• Fake reviews: the Bill contains powers allowing the Government to expand the list of banned practices which are regarded as automatically unfair (see Section 3 of this briefing for more detail).  This would allow it to ban activities such as paying for fake reviews.    However, it appears that further consultation will be needed (in particular, the suggestion that web platform providers should be obliged to take reasonable steps to check that reviews are genuine may prove controversial).

Consumer savings schemes

The Bill will also require businesses offering consumer savings schemes (such as Christmas Savings Clubs) to take measures to ensure that consumers' deposits are protected in the event of the trader's insolvency.  This follows the Government's commitment to implement some of the recommendations of a 2016 Law Commission report.

Replacement of unfair commercial practices legislation

The two most wide-ranging pieces of UK consumer protection legislation are the Consumer Rights Act 2015, which sets out the law on unfair contract terms, and the Consumer Protection from Unfair Trading Regulations 2008 (CPRs), which set out the law on unfair commercial practices (such as misleading promotions).  Whilst the Bill leaves the 2015 Act in place, it will revoke and replace the CPRs.   However, whilst there are some changes of substance, this is unlikely to amount to a major reworking of the law in this area.

Other measures:  "Big Tech", competition law and merger control

Looking beyond consumer protection, the Bill also contains measures designed to allow the CMA to intervene in the tech sector with a view to promoting competition, along with a raft of changes designed to streamline and improve the effectiveness of the existing competition law and merger control regimes.  For more detail, see this briefing.

It will be interesting to see how far the CMA looks to use its greatly enhanced powers to enforce consumer protection law in conjunction with other measures set out in the Bill, notably its new powers to intervene in digital markets and its strengthened powers to carry out competition investigations and market inquiries.

Why is the change to the enforcement regime so significant?

As explained in this briefing, the existing framework for enforcement of consumer protection law has sometimes left the CMA in a relatively weak position, mainly because it has to go to court in order to compel a business to do anything and the remedies are primarily forward-looking (the scope to penalise businesses for past breaches is extremely limited).  Although in practice, many businesses responded to CMA investigations by giving voluntary undertakings to change their behaviour in future, these currently are not directly enforceable by fines or other regulatory sanctions – so if a business fails to comply with those undertakings in future, the CMA's only option is to go to court.

Giving the CMA power to make infringement decisions directly and impose fines significantly raises the stakes for B2C businesses which find themselves under investigation for alleged breaches of consumer law.   Previously, CMA consumer investigations have tended to be perceived as reputationally damaging but with few other risks attached, in large part because the CMA had no ability to sanction past behaviour.  Once the Bill is in force, however, B2C businesses will need to factor in the risks of being penalised for engaging in conduct which the CMA regards as a breach of consumer law and in some cases being ordered to take additional redress measures, such as compensating consumers.  The Bill will also tackle the weakness of the current voluntary undertakings regime by making future undertakings directly enforceable by the CMA.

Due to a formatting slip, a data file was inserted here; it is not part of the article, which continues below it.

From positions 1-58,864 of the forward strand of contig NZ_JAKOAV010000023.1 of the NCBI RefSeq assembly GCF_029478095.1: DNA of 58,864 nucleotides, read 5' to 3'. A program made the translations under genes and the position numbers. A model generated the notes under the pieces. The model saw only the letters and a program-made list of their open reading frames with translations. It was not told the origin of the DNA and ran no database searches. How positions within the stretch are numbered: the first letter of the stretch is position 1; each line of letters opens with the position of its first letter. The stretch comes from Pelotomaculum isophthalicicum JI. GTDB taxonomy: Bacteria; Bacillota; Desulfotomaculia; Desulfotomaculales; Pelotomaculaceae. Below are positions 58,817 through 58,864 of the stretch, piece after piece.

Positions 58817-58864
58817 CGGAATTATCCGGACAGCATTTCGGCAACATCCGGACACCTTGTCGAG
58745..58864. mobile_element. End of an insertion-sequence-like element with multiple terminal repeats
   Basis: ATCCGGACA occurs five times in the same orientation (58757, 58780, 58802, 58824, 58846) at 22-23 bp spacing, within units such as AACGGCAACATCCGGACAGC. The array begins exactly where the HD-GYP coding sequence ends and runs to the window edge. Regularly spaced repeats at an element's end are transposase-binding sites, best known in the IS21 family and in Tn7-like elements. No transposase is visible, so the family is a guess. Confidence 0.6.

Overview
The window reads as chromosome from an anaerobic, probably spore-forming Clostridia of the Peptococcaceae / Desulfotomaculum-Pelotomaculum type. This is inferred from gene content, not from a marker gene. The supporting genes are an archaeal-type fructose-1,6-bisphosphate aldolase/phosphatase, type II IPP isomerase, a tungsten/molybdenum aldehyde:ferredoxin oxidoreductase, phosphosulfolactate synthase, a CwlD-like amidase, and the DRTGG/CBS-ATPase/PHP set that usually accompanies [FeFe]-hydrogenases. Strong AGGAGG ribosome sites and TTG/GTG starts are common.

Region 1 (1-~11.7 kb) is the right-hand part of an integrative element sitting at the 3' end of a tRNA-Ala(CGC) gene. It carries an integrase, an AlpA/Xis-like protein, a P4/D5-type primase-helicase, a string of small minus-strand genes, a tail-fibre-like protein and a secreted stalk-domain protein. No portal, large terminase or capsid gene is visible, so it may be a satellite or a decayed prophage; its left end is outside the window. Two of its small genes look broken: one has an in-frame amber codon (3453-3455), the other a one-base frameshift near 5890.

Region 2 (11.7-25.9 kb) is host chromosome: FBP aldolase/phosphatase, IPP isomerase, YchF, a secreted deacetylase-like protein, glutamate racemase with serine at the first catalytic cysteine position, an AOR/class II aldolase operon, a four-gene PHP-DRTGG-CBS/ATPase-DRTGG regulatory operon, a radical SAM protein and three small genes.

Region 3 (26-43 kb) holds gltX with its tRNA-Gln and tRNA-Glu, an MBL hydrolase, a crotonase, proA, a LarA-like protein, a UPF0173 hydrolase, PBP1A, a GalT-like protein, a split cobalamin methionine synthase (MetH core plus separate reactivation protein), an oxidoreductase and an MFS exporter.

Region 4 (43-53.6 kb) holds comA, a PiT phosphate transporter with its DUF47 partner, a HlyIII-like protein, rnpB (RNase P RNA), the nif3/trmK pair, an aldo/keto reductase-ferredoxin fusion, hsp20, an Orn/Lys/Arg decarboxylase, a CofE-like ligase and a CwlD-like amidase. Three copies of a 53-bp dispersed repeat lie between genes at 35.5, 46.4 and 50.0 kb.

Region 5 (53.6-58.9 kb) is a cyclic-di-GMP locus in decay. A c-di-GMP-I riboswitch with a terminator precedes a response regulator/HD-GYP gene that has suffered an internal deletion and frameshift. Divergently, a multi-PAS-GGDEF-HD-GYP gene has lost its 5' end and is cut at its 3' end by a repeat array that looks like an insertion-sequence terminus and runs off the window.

What protections are there against the CMA abusing its new powers?

The Bill contains a variety of safeguards against the CMA "going too far";   for example, enhanced consumer measures are required to be "proportionate", which is likely to require the CMA to undertake an assessment of their likely cost.  The CMA will also have to follow a fair procedure in the run-up to issuing any infringement decision, giving the relevant business an opportunity to respond to the case against it (this is likely to be set out in secondary legislation).  Once it has taken an infringement decision, businesses will be able to appeal (to the High Court in England and Wales or Northern Ireland or the Court of Session in Scotland).  A recent case involving alleged breaches of consumer law by a care homes provider suggests that the High Court is likely to hold the CMA to a high standard in relation to any appeals.  Our experience of competition law appeals in the Competition Appeal Tribunal also supports this view. 

Voluntary undertakings:  will there be more in future?

The CMA's new powers are likely to create stronger incentives for businesses to bring consumer protection investigations to an end by agreeing to voluntary undertakings.  On the other hand, businesses may find that they need to offer the CMA more in order to persuade it to conclude an investigation in this way.  In particular, given the CMA's new powers to impose enhanced consumer measures, businesses may need to consider offering redress to consumers more proactively than they have in the past.  This may sometimes mean that the CMA will proceed to an infringement decision because it has not been possible to reach agreement on voluntary undertakings. In some cases, the CMA may also take the view that it is preferable to issue an infringement decision in order to establish a clear precedent to deter similar behaviour in future.

What's the timing?

The Bill is not expected to become law until sometime in 2024.  However, before the new consumer enforcement regime can be implemented, a number of other steps would probably need to take place, including:

  • passing of secondary legislation setting out the CMA's rules of procedure; and
  • CMA consultation on draft guidance on its new powers, including how it will approach calculation of fines.

As a result, even if the Bill receives Royal Assent in early 2024, additional time is likely to be needed before the new regime is fully up and running.  There may, however, be different "starting dates" for other aspects of the Bill.